Another indication of a too- long draw length is if your upper body starts leaning backward, away from the target and bringing your face back to meet the string.
Even being off by an inch can cause inaccuracies and inconsistencies. Try shortening your bow length until your bow arm is parallel with the arrow on the horizontal plane. This may feel a little strange at first, but you will adjust quickly and see a difference in your shots.
Relax your release
While it may be easier said than done, it is very important that your release during a shot is relaxed and smooth. One little flinch or jerk, and your entire shot will be thrown off.
This is even more true for long distance shots, where you can’t afford small mistakes. Depending on your method of release, this may mean different things.
For example, if you use your fingers as your release, it is much harder to ensure that all 3 fingers “release” at the same time without plucking the string and messing up your shot.
If you wear gloves, your gloves will likely develop grooves which will throw off your release. In this case, you might choose to use a tab on your fingers versus a glove.
A mechanical release is much simpler to use and results in more accurate shooting. Once you have drawn, anchored, and aimed, put your finger on the trigger. Relax and smoothly squeeze the trigger. Be careful not to jerk or “punch” the trigger, causing the arrow to fly out of the shooting lane.
Maintain your follow-through
The follow-through is often overlooked in archery and Bowhunting, yet it is very vital to accuracy. Many archers don’t realize that even once they have released the arrow, how they hold the bow in the seconds afterward affects the shot.
Once you have released your arrow, do not drop your arm, as tempting as it may be. Keep your bow aimed straight at the target, and try to maintain your hold until you are sure that the arrow has made contact with the target.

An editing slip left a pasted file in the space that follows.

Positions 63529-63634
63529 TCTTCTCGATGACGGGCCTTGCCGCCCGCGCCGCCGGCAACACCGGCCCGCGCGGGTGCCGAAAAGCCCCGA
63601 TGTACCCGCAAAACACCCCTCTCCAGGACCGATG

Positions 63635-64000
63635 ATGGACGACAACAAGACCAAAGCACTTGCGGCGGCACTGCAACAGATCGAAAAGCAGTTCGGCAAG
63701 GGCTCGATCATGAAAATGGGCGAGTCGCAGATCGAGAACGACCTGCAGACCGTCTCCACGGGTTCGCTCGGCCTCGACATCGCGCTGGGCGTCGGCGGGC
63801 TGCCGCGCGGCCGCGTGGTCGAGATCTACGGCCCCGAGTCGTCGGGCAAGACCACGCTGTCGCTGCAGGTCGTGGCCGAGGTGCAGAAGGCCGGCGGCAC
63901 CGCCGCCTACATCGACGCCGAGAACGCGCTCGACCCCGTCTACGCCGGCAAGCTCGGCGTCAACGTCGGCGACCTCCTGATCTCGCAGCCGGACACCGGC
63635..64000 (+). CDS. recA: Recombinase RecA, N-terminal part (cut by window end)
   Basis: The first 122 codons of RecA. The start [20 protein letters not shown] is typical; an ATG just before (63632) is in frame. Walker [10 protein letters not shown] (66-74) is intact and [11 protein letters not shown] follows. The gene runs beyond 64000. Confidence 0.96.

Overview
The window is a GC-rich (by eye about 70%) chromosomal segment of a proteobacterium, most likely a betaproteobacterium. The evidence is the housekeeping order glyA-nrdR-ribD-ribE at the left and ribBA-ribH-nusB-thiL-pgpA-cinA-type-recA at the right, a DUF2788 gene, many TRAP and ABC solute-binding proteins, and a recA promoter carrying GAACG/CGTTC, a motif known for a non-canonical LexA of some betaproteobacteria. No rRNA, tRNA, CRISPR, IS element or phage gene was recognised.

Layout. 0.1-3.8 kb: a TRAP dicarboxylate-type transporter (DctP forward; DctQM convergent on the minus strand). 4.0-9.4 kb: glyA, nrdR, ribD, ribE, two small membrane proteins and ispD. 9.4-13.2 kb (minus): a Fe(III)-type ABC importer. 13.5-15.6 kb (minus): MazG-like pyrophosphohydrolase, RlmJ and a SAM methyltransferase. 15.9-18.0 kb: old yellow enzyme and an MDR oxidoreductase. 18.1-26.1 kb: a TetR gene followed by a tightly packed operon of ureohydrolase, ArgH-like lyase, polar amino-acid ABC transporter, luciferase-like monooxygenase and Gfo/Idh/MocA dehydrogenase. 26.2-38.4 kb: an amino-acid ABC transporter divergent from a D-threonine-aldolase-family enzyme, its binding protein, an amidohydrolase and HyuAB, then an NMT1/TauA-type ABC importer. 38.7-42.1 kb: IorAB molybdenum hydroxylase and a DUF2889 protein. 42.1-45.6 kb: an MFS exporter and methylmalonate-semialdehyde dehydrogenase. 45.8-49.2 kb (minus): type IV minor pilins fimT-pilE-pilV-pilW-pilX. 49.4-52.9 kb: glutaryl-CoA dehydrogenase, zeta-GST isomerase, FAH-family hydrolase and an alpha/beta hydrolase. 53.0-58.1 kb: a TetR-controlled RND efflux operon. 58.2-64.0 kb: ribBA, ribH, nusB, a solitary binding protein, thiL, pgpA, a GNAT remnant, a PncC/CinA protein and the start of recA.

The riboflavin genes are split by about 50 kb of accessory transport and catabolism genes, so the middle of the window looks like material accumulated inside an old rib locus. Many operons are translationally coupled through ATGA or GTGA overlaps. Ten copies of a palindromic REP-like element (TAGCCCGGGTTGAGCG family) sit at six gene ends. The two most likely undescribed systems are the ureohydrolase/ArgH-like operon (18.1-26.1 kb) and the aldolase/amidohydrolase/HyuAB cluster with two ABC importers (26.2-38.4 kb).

This requires self-discipline and practice since you are probably anxious to see where your arrow is going, but it is well worth it to hold your stance as closely as possible.
Find a good anchor point
The anchor point is where your string hand “locks” against the side of your face
Like I mentioned in tip number eight, your method of release will affect your most comfortable anchor point.
For finger shooters, it is not uncommon to see them press their index finger either into the corner of their mount or slightly below that point. Their thumb will often have dropped down beneath the chin.
For shooters that use release aids, they often press their release right up alongside their chin, or sometimes below the chin.
More or less, the best anchor point will align your aiming eye with the string. Also, a large aperture hope (3/16 inch at least) on your bowstring peep will provide consistent shooting anchor points.
One more important thing that an anchor point does is it transfers a certain percentage of your draw weight from your arms into your neck muscles. This gives you a steadier aim by distributing the weight more evenly throughout your body and ensures a more accurate shot.
The tough thing with anchor shots, however, is that what works for one might not work for others. There is no better way to tell what anchor point works for you than for you to get out and practice.
Shot after shot, arrow after arrow, you will eventually figure out an anchor point that works for you and your shooting method, and provides you the most accurate shots.
This varies depending on your type of bow. Some bows have a more effective range at 60 yards, while others only have 30. For shooting deer, up to 80 yards is possible for highly skilled shooters. 60 yards is most preferred for standard shooters and 30-35 yards is more for beginners.
Not only is it unsafe to use arrows that aren’t made to be used with your bow type/setup, but it will cause your arrows to fly erratically and will not provide a good shot.
I’m a contributor to ArchersHub.com, and I love sharing my experiences and things that I have learned with others. My husband and I are avid bowhunters from Virginia, and we enjoy spending our time practicing archery and learning more about the sport.